Definition and Overview
An acromioplasty, also known as subacromial decompression, is a surgical procedure that involves the acromion, the triangular-shaped bone found in both shoulders. In this arthroscopic procedure, a small piece of the body part is removed to prevent or relieve the friction that develops when the bone comes into contact with a tendon.
The acromion is connected to the shoulder blade and extends toward the shoulder joint. Along with the collarbone, it forms the acromioclavicular joint, and is also connected to the scapular spine. Due to repetitive movements of the shoulders, the surface of the acromion may become damaged, causing the bone to rub against the tendons in the shoulder.
Who Should Undergo and Expected Results
An acromioplasty or subacromial decompression is beneficial for patients who suffer from an acromioclavicular joint injury, which commonly affects males over the age of 35.
The procedure is typically performed to repair AC joint injuries related to overuse, as constant strain on the acromion bone can damage the cartilage. When this occurs, the bone comes into direct contact with the tendons, increasing the risk of serious tendon damage and causing some symptoms, such as:
- Loss of strength in the shoulders
- Bump on top of the shoulder
- Compromised shoulder motion
- Catching sound when the shoulders are moved
Patients recover rather quickly from an acromioplasty, so much so that they rarely require the use of slings. The average recovery period is around six weeks if the procedure is done in a minimally invasive manner. For an open surgery, recovery may take around 6 months to one year.
During the recovery period, patients are generally asked to simply rest the shoulder for the first few days after the procedure. However, to regain shoulder strength, speed up recovery, and decrease the risk of complications, patients are advised to begin physiotherapy as soon as possible.
How Does the Procedure Work?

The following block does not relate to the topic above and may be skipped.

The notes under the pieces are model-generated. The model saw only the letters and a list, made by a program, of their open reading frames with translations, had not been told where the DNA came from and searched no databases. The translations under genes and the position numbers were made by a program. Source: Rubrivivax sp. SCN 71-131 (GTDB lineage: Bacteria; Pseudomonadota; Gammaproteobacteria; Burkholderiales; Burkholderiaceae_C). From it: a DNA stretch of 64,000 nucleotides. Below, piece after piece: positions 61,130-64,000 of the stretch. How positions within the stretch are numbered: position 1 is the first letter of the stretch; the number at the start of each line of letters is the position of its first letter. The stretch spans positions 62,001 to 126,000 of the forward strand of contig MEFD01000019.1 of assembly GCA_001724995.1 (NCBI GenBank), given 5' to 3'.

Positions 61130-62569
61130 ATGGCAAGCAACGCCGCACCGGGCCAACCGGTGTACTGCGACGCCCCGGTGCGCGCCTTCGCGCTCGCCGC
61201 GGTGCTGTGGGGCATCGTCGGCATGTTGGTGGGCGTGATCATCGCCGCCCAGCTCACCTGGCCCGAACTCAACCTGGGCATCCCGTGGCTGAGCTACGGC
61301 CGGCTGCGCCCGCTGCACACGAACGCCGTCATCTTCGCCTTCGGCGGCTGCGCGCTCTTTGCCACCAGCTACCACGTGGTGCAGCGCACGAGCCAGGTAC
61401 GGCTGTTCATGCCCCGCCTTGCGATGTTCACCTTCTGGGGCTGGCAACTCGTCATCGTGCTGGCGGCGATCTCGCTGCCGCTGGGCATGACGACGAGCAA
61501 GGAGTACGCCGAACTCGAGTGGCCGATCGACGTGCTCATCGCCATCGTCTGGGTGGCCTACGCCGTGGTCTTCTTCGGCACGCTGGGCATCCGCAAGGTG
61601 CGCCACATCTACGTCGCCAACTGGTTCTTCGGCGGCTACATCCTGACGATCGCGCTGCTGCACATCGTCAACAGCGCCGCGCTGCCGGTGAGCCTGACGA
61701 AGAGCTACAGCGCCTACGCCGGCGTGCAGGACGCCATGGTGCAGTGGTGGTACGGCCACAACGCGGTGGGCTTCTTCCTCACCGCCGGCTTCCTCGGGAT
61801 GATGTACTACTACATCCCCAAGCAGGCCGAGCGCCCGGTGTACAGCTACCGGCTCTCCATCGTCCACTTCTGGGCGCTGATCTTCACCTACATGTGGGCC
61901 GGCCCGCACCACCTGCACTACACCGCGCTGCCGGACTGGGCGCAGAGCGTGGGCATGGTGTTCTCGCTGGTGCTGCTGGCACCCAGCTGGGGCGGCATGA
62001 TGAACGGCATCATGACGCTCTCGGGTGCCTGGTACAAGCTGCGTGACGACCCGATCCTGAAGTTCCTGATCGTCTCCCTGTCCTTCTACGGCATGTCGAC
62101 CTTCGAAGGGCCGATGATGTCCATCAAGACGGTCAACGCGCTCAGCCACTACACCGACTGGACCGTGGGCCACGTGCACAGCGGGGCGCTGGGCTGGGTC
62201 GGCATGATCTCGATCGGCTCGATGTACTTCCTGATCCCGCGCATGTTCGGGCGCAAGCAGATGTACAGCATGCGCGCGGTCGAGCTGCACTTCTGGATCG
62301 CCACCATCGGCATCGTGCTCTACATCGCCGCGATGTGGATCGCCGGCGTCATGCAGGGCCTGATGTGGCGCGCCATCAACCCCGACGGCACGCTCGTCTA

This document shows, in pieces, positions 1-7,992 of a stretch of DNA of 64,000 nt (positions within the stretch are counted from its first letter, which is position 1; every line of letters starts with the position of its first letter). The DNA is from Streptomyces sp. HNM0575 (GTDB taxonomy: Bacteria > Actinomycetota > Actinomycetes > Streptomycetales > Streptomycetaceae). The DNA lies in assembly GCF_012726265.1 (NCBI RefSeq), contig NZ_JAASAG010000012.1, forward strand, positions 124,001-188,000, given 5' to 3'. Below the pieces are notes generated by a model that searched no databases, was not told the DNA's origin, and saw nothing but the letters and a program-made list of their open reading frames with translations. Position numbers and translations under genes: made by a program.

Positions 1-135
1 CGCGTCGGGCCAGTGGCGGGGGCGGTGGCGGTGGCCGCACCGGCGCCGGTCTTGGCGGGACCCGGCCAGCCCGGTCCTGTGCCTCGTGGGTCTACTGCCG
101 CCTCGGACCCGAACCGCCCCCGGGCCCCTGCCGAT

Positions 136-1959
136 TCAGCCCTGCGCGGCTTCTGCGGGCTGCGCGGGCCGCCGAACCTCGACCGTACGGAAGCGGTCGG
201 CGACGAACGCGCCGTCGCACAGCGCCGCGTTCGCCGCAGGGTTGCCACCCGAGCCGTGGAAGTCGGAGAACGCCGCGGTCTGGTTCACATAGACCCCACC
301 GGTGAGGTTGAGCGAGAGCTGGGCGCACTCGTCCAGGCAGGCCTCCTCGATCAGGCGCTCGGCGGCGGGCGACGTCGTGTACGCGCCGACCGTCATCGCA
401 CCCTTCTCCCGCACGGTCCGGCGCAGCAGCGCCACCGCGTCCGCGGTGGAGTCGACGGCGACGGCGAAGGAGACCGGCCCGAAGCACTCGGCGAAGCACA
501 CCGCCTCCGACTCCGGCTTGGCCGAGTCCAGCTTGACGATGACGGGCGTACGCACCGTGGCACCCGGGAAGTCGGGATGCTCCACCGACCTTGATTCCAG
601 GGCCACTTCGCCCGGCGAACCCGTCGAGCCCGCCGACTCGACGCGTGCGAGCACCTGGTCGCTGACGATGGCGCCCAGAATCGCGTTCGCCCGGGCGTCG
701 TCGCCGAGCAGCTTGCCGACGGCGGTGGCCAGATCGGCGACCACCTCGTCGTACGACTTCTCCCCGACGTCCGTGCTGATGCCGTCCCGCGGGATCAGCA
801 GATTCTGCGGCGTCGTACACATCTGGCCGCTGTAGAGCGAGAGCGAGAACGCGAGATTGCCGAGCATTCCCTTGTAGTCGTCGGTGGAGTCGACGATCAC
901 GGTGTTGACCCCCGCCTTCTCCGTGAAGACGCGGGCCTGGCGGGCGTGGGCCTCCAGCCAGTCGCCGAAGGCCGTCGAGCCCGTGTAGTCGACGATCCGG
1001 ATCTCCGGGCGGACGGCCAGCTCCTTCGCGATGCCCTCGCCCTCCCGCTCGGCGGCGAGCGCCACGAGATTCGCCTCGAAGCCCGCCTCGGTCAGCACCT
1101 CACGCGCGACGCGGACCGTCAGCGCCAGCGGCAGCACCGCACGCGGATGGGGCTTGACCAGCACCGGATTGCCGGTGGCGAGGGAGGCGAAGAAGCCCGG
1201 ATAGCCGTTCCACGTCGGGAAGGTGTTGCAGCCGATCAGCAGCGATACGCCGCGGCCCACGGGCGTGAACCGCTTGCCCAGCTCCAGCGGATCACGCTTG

As the term “subacromial decompression” suggests, an acromioplasty is performed by shaving the surface under the acromion to give it enough space to move around without hitting the tendons. This completely relieves the pain and other symptoms of the injury.
The procedure is typically performed using minimally invasive keyhole or arthroscopic surgery, wherein an arthroscope is used to take images of the interior of the shoulder to guide the surgeon during the surgery. To begin the procedure, the surgeon positions the patient in a supine posture with the right shoulder elevated. He then makes a superior strap incision over the central part of the acromion’s anterior tip. Once the incision is made, the surgeon proceeds by detaching some fibers to access the affected area and then performs the necessary step to reduce the size of the acromion. He also inspects the rotator cuff tendons for some damage, which can be repaired during the same procedure. The surgical site is then covered with a dressing.
Possible Risks and Complications
Although the success rate of subacromial decompression procedure is very high, it places the patient at risk of the following complications:
- Excessive or prolonged bleeding
- Delayed healing of the wound
- Joint stiffness
- Blood vessel injury
- Nerve injury
DeBerardino TM, Scordino L. Shoulder arthroscopy. In: Miller MD, Thompson SR, eds. DeLee and Drez's Orthopaedic Sports Medicine: Principles and Practice. 4th ed. Philadelphia, PA: Elsevier Saunders; 2015:chap 45.
- Phillips BB. Arthroscopy of the upper extremity. In: Canale ST, Beaty JH, eds. Campbell's Operative Orthopaedics. 12th ed. Philadelphia, PA: Elsevier Mosby; 2013:chap 52.